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Monday, March 16, 2015

Eleanor Donaldson, R.N.: The Base Hospital Nurses Club Part I -- "In This Setting We Spent Our Time Looking Over Oregonians, Journals, and Telegrams, and Reading Letters from Home"

Eleanor Donaldson, R.N. left both published and unpublished reminiscences and memoirs about her World War I service. I've been blogging about some of the voices of women from Oregon's Base Hospital 46 in the First World War, including letters home reprinted in newspapers and reminiscences of war service held at the National Archives. Donaldson is the only woman to have a section in Otis Wight's On Active Service With Base Hospital 46 (1920) attributed to her by name. She also had a great deal to say about nurses' treatment in France during mobilization in an unpublished memoir now at the National Archives. Donaldson will feature in a number of posts across these Base Hospital 46 entries.

Eleanor Donaldson, R.N.
Grace Phelps Papers, Box 3, Binder 5, Base Hospital 46 Staff Files, Historical Collections & Archives, Oregon Health & Science University. Courtesy Historical Collections & Archives, OHSU.
Newspaper accounts and Base Hospital 46 personnel information in the Grace Phelps Papers at OHSU let us know that Eleanor Donaldson was born in Ireland in 1874 and graduated from St. Vincent's Hospital Training School for Nurses in Portland in 1902. Donaldson became the acting chief nurse of Base Hospital 46 after Chief Nurse Grace Phelps was transferred to head the nursing work at Base Hospital 81 on February 1, 1919. She served in that capacity as Base Hospital 46 personnel were demobilized that spring.

Donaldson's "The Nurses Club" appears on pages 151-53 of Wight's On Active Service with Base Hospital 46. She had a gift for writing and detail and linked her emotions and wartime experiences with her descriptions. She wrote: "In one of the British tropical tents our "Club" began its brief life; brief, but a separate memory for each minute, for things happened in those days. The tent was roomy, one hundred and twenty feet long, twenty-five feet wide, and nearly five feet high at the sides. The cerise lining and yellow interlining gave a wonderfully soft and restful light. Black oilcloth covered the floor." The nurses scrounged for furnishings and used things at hand in creative ways for chairs, tables, and sofas. This tent was the first of two club spaces for the Base Hospital 46 nurses.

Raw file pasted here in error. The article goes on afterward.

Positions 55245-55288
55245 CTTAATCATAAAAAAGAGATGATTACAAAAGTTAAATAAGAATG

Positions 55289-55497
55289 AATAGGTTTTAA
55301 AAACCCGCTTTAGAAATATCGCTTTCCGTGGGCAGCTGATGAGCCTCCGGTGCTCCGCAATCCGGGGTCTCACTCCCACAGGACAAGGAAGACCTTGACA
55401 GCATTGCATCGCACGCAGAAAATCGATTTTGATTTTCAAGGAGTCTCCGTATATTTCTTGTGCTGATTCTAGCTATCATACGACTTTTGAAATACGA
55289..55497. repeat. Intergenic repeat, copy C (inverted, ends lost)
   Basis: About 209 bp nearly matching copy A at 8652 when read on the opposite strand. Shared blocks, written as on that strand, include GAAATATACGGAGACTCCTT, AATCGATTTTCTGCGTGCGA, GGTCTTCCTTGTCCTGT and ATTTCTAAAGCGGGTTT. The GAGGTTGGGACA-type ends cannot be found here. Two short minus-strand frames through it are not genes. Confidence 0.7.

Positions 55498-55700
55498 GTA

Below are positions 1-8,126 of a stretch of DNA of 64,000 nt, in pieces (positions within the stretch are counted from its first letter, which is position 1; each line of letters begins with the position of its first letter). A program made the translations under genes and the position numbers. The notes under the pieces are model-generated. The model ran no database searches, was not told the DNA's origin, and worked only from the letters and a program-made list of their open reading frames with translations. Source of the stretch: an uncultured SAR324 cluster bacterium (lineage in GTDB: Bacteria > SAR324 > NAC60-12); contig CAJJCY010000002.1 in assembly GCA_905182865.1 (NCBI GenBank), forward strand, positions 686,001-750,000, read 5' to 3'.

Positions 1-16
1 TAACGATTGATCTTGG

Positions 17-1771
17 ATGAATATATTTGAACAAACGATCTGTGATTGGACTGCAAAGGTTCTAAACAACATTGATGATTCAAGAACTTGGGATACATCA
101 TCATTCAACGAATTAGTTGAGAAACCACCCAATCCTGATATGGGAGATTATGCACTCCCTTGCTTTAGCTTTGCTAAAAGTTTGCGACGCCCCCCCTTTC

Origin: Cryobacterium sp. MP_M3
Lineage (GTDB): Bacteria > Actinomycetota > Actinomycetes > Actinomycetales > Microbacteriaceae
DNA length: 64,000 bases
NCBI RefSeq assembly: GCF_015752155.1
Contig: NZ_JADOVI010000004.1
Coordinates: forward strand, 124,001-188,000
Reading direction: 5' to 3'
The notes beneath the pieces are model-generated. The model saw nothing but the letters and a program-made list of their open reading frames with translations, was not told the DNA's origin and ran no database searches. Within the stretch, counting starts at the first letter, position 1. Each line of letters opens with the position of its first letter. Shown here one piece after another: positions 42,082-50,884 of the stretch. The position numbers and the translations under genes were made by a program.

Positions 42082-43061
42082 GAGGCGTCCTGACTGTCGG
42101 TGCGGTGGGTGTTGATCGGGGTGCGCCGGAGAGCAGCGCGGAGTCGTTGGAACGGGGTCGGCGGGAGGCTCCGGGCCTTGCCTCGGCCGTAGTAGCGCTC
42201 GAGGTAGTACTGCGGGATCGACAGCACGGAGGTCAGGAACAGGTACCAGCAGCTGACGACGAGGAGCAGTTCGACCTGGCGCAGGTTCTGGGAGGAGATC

The nurses, she wrote, spent their time in this club space reading copies of Portland's three major newspapers: the Oregonian, the Oregon Journal, and the Portland Telegram, and "reading our letters from home. Here we discussed the probable end of the war, the downfall of kings, the Owl drugstore robbery [in downtown Portland], and the latest rumor." (151)
 
They gathered for afternoon tea and if supplies were sometimes meager "there was always tea and chatter." When the war came close and brought casualties from Chateau Thierry, "the time spent in the room was short and the chatter confined to a hurried question" about a case or patient. (151-52).

The nurses claimed space for a sturdier club in the fall of 1918 after wounded German prisoners were evacuated and a ward building became available. Wight's On Active Service features a posed photograph of nurses and a male officer in this second "club." This wonderful image is also available at the OHSU Library Digital Commons at http://digitalcollections.ohsu.edu/items/show/12424.
Otis Wight, et al., On Active Service With Base Hospital 46 (Portland, OR: Arcady Press, 1920), 151.
 
German prisoners of war constructed a fireplace of rock and cement, "the only fireplace in any club we knew--how the fame of that fireplace went abroad!" Hospital 46 staff members helped and added kitchen and dressing rooms, seats, shelves, and "window boxes according to Miss Phelps' blue prints." (152) Wallpaper, curtains, cushions, and posters came from an Armistice Day trip to Paris.

"Afternoon tea went on daily," Donaldson recalled. Then the nurses prepared for the celebration of Christmas, with decorations, garlands and wreath pictured above. In this slower-paced period, when the group expected to be able to return home, she remembered "the impromptu parties and little dinners beside the fire" and ghost stories. The "climax of memories comes," she concluded, "when the music over, the dancers gone, one turns for a last look down the long room through the ivy garlands to the glowing fire." (153)

Within this "safe" space nurses created community and maintained links with the world back home. They also created a refuge from the horrors of the war surrounding them. More on what that war brought to their doorstep in the next post.

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